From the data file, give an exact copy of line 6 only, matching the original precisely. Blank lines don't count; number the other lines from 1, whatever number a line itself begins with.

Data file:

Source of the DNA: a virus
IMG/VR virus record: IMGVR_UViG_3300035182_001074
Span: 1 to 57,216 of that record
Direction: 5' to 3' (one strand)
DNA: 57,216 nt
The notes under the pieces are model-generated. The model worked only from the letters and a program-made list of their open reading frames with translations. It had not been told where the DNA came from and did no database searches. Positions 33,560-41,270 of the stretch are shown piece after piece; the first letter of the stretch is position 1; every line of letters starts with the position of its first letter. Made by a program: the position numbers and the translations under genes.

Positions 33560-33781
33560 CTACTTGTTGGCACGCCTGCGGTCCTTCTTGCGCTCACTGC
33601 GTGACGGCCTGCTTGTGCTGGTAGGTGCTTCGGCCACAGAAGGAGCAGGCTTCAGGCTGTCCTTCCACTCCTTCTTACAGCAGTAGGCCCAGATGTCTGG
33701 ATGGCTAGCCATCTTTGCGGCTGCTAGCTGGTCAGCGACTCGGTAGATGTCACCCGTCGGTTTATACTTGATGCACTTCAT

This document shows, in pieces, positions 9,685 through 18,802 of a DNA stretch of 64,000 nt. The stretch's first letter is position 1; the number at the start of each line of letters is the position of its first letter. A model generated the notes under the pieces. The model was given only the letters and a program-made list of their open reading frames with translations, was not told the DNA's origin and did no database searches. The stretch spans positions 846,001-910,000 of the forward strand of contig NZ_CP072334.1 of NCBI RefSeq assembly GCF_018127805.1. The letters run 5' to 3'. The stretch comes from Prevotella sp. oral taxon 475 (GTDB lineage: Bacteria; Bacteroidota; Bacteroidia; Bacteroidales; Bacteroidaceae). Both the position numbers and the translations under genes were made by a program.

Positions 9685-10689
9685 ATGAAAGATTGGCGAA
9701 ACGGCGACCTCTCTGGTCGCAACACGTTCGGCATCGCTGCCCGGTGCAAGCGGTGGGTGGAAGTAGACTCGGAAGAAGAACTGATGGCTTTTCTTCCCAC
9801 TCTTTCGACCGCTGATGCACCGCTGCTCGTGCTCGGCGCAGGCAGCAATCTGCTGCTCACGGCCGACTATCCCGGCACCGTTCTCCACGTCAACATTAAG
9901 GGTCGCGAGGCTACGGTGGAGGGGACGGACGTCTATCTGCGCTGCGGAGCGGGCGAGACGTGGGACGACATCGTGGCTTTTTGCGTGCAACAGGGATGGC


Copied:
The notes under the pieces are model-generated. The model worked only from the letters and a program-made list of their open reading frames with translations. It had not been told where the DNA came from and did no database searches. Positions 33,560-41,270 of the stretch are shown piece after piece; the first letter of the stretch is position 1; every line of letters starts with the position of its first letter. Made by a program: the position numbers and the translations under genes.